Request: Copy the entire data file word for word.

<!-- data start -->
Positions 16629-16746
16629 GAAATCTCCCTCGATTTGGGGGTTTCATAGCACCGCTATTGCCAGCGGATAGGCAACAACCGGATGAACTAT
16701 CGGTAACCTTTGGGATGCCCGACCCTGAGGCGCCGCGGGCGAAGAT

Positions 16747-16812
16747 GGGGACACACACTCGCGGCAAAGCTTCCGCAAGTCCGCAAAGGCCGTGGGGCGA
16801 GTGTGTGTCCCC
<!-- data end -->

Positions 16629-16746
16629 GAAATCTCCCTCGATTTGGGGGTTTCATAGCACCGCTATTGCCAGCGGATAGGCAACAACCGGATGAACTAT
16701 CGGTAACCTTTGGGATGCCCGACCCTGAGGCGCCGCGGGCGAAGAT

Positions 16747-16812
16747 GGGGACACACACTCGCGGCAAAGCTTCCGCAAGTCCGCAAAGGCCGTGGGGCGA
16801 GTGTGTGTCCCC